Other examples include alumina, silica stabilized alumina containing from 1 to 15 percent silica as described in US. Pat. No. 2,437,532, the aluminum silicates, clay, naturally occurring or synthetically prepared zeolites such as chabazite, gnelenite or faujasite, as well as synthetic zeolites. The latter materials are partially dehydrated crystalline compositions of silica and alumina and contain quantities of one or more exchangeable cations such as sodium, potassium, hydrogen, magnesium, calcium, etc. The compositions and their preparation are described in US. Pat. Nos. 2,882,243 and 2,882,244. These compositions are characterized by crystal pores of relatively uniform pore diameters between about 5 and 14 Angstrom units. Several crystal forms of such molecular sieves are available and suitable for use herein as the carrier-for the catalyst, redox agent and cocatalyst components of my invention including the X, Y, L, and J crystal types. The sieves can be treated prior to deposition of the aforementioned catalytic metals by ion exchanging the monovalent alkali metal cation with a divalent metal. Also the sieves can be decationized by ion exchange with an ammonium salt followed by heating to decompose the zeolitic ammonium ion and leave a hydrogen ion. Any of the aforementioned carriers can be impregnated with appropriate aqueous solutions of salts of the Group VIII noble metals, redox metal or nitrogen oxide salts, and the quinone or hydroquinone cocatalyst.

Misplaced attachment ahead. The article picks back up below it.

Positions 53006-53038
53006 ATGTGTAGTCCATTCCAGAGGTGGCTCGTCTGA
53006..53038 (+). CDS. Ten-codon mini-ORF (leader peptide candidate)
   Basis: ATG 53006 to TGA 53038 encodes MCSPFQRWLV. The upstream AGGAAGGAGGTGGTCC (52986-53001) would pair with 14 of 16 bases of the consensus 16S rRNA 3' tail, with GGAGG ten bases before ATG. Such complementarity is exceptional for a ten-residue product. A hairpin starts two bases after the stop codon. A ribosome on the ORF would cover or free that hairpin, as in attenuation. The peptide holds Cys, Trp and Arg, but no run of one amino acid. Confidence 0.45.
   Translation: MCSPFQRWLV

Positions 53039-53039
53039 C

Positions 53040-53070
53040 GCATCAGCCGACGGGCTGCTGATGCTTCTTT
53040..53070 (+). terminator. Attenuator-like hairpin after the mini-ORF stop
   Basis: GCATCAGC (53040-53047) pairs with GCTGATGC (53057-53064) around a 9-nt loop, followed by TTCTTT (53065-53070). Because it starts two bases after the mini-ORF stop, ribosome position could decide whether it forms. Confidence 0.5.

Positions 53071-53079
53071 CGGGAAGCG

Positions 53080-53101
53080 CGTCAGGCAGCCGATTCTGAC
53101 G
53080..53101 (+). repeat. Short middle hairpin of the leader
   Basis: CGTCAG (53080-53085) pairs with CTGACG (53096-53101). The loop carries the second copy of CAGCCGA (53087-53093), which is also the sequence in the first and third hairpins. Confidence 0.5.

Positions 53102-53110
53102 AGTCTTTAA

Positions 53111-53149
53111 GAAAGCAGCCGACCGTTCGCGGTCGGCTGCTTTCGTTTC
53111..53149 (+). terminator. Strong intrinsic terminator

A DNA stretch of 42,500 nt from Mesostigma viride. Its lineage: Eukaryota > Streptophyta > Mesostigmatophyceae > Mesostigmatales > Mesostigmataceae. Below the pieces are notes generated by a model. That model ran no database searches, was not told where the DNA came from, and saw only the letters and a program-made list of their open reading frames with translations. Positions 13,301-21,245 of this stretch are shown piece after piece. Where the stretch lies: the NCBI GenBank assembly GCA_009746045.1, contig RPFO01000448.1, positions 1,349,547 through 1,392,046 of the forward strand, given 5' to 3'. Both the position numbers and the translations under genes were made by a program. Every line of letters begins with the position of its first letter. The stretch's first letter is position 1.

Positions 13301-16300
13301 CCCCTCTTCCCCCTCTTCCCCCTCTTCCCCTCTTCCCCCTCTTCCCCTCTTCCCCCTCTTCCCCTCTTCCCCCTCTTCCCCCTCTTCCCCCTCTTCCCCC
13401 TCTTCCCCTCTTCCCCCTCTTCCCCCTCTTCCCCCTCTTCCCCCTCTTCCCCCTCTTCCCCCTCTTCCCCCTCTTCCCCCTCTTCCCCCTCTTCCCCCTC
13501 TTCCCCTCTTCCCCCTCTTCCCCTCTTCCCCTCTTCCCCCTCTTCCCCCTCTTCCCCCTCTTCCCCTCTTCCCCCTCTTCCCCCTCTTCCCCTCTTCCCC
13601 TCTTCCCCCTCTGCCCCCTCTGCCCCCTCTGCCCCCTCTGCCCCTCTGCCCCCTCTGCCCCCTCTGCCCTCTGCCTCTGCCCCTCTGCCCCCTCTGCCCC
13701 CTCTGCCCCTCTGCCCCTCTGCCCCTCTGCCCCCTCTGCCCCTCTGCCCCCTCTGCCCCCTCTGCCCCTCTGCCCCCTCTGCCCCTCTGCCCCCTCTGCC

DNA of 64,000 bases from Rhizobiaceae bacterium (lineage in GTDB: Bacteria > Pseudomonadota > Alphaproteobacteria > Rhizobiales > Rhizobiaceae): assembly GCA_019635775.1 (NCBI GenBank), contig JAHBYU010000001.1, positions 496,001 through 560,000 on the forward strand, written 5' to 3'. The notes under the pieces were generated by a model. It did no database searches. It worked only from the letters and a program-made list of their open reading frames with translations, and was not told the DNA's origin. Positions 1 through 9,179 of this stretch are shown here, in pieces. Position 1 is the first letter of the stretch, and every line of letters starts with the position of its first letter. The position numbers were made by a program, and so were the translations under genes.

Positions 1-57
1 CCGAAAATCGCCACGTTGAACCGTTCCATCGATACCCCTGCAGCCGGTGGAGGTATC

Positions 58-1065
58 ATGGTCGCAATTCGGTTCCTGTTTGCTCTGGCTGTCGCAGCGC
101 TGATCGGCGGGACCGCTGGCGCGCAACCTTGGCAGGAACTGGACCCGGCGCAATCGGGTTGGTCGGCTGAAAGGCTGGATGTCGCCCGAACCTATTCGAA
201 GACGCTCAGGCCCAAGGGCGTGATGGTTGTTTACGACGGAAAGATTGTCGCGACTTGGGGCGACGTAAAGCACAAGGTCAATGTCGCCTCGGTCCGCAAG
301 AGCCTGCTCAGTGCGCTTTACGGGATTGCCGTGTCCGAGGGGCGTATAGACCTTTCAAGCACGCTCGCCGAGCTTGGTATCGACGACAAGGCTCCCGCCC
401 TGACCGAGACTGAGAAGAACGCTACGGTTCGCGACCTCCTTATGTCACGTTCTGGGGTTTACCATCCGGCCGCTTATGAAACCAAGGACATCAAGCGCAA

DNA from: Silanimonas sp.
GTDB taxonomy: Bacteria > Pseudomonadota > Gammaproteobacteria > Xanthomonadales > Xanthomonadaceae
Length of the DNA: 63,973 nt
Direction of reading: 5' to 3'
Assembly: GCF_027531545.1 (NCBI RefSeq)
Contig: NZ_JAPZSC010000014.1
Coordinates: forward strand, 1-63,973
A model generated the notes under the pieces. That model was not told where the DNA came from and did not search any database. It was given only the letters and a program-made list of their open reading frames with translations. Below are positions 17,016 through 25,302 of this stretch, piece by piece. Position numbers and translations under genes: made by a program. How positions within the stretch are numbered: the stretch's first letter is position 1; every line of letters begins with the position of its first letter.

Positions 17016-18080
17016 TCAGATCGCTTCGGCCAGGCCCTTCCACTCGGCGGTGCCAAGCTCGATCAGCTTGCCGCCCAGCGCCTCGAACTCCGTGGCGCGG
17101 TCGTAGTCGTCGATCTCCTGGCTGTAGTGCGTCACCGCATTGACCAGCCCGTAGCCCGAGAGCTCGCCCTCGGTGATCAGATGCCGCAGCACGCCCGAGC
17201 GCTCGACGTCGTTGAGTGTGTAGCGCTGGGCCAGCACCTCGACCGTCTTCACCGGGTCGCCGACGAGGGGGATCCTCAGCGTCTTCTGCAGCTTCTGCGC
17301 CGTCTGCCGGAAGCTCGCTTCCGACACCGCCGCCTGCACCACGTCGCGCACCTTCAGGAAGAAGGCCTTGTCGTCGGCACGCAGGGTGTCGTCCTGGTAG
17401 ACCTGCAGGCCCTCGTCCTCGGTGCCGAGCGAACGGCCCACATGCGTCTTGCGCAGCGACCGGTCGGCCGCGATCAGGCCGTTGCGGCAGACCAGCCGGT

The catalyst particle size can vary over wide limits from about 0.5 inch to about 1 micron average diameter. The particle size selected depends on the type of solid-vapor contacting employed in the reaction zone. A disperse gas phase reaction would employ the very fine particles passing about a 325 mesh screen. Use of a fluidized bed reactor would require use of particles passing a 20 but retained on a 400 mesh screen. Packed bed reactors, which are preferred, would use the larger diameter particles having diameters from 0.05 to 0.5 inch, preferably from about 0.1 to 0.25 inch. The specific surface of the catalyst can also vary widely, from about to 800 square meters per gram.
The noble group metal component of the catalyst when distended on a solid carrier can be employed in an amount from about 0.01 to about 25 weight percent of the final catalyst. Preferably the noble metal is employed in a concentration from about 0.5 to about 10 weight percent based on the final catalyst. The noble metal can be distended on the carrier by impregnation of the carrier with a solution of a salt, complex or chelate of the noble metal. The impregnation can be achieved by evaporating the solvent from the admixture of inert carrier and catalyst solution or by addition of a precipitating agent to form an insoluble salt or hydroxide of the noble metal. The catalyst is thereafter dried and can be used in the carbonylation.